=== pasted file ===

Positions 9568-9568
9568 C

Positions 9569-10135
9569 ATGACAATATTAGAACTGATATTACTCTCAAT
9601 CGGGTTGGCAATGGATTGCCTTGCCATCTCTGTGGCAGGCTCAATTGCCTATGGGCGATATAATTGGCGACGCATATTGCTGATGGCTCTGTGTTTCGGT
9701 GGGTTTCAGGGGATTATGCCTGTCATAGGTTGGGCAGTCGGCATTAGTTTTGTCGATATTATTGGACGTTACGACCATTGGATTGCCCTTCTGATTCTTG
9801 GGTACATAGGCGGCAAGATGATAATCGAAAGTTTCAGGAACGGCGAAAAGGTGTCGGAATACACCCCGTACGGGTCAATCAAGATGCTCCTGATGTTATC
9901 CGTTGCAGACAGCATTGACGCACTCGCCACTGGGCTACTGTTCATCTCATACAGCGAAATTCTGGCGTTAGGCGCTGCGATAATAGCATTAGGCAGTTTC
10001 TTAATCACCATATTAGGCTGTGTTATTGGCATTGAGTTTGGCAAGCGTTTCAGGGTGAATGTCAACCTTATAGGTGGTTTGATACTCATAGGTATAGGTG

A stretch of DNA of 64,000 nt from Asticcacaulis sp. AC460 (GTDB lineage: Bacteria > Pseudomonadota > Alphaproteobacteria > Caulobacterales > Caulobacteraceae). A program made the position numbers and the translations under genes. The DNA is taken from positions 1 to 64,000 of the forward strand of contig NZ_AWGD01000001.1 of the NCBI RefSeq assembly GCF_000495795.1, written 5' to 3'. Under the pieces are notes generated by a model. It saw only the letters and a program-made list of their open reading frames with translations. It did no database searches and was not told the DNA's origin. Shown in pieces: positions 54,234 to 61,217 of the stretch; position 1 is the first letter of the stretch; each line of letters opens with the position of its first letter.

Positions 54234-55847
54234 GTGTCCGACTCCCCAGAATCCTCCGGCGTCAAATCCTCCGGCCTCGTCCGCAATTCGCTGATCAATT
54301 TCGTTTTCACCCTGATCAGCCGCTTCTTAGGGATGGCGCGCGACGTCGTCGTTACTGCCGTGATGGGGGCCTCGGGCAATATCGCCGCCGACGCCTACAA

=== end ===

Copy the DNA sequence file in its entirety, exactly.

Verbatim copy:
Positions 9568-9568
9568 C

Positions 9569-10135
9569 ATGACAATATTAGAACTGATATTACTCTCAAT
9601 CGGGTTGGCAATGGATTGCCTTGCCATCTCTGTGGCAGGCTCAATTGCCTATGGGCGATATAATTGGCGACGCATATTGCTGATGGCTCTGTGTTTCGGT
9701 GGGTTTCAGGGGATTATGCCTGTCATAGGTTGGGCAGTCGGCATTAGTTTTGTCGATATTATTGGACGTTACGACCATTGGATTGCCCTTCTGATTCTTG
9801 GGTACATAGGCGGCAAGATGATAATCGAAAGTTTCAGGAACGGCGAAAAGGTGTCGGAATACACCCCGTACGGGTCAATCAAGATGCTCCTGATGTTATC
9901 CGTTGCAGACAGCATTGACGCACTCGCCACTGGGCTACTGTTCATCTCATACAGCGAAATTCTGGCGTTAGGCGCTGCGATAATAGCATTAGGCAGTTTC
10001 TTAATCACCATATTAGGCTGTGTTATTGGCATTGAGTTTGGCAAGCGTTTCAGGGTGAATGTCAACCTTATAGGTGGTTTGATACTCATAGGTATAGGTG

A stretch of DNA of 64,000 nt from Asticcacaulis sp. AC460 (GTDB lineage: Bacteria > Pseudomonadota > Alphaproteobacteria > Caulobacterales > Caulobacteraceae). A program made the position numbers and the translations under genes. The DNA is taken from positions 1 to 64,000 of the forward strand of contig NZ_AWGD01000001.1 of the NCBI RefSeq assembly GCF_000495795.1, written 5' to 3'. Under the pieces are notes generated by a model. It saw only the letters and a program-made list of their open reading frames with translations. It did no database searches and was not told the DNA's origin. Shown in pieces: positions 54,234 to 61,217 of the stretch; position 1 is the first letter of the stretch; each line of letters opens with the position of its first letter.

Positions 54234-55847
54234 GTGTCCGACTCCCCAGAATCCTCCGGCGTCAAATCCTCCGGCCTCGTCCGCAATTCGCTGATCAATT
54301 TCGTTTTCACCCTGATCAGCCGCTTCTTAGGGATGGCGCGCGACGTCGTCGTTACTGCCGTGATGGGGGCCTCGGGCAATATCGCCGCCGACGCCTACAA